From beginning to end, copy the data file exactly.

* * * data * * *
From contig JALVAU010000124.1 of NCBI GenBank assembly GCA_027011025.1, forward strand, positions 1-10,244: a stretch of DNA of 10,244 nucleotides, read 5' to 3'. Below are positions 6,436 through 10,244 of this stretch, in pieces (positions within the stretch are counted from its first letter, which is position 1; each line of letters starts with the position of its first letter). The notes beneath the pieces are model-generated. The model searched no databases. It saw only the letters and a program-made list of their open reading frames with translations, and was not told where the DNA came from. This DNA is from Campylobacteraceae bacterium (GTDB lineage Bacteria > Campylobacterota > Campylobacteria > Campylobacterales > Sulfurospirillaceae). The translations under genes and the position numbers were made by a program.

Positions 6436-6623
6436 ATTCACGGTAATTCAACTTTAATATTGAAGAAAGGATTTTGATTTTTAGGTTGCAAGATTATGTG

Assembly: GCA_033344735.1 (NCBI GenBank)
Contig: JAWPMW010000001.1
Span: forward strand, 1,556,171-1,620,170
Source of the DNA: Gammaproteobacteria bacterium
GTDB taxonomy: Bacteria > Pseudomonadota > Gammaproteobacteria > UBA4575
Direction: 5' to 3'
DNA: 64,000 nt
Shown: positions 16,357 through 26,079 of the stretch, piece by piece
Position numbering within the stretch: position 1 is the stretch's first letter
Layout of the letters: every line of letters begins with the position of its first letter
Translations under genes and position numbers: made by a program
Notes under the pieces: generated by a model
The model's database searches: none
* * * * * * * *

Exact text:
From contig JALVAU010000124.1 of NCBI GenBank assembly GCA_027011025.1, forward strand, positions 1-10,244: a stretch of DNA of 10,244 nucleotides, read 5' to 3'. Below are positions 6,436 through 10,244 of this stretch, in pieces (positions within the stretch are counted from its first letter, which is position 1; each line of letters starts with the position of its first letter). The notes beneath the pieces are model-generated. The model searched no databases. It saw only the letters and a program-made list of their open reading frames with translations, and was not told where the DNA came from. This DNA is from Campylobacteraceae bacterium (GTDB lineage Bacteria > Campylobacterota > Campylobacteria > Campylobacterales > Sulfurospirillaceae). The translations under genes and the position numbers were made by a program.

Positions 6436-6623
6436 ATTCACGGTAATTCAACTTTAATATTGAAGAAAGGATTTTGATTTTTAGGTTGCAAGATTATGTG

Assembly: GCA_033344735.1 (NCBI GenBank)
Contig: JAWPMW010000001.1
Span: forward strand, 1,556,171-1,620,170
Source of the DNA: Gammaproteobacteria bacterium
GTDB taxonomy: Bacteria > Pseudomonadota > Gammaproteobacteria > UBA4575
Direction: 5' to 3'
DNA: 64,000 nt
Shown: positions 16,357 through 26,079 of the stretch, piece by piece
Position numbering within the stretch: position 1 is the stretch's first letter
Layout of the letters: every line of letters begins with the position of its first letter
Translations under genes and position numbers: made by a program
Notes under the pieces: generated by a model
The model's database searches: none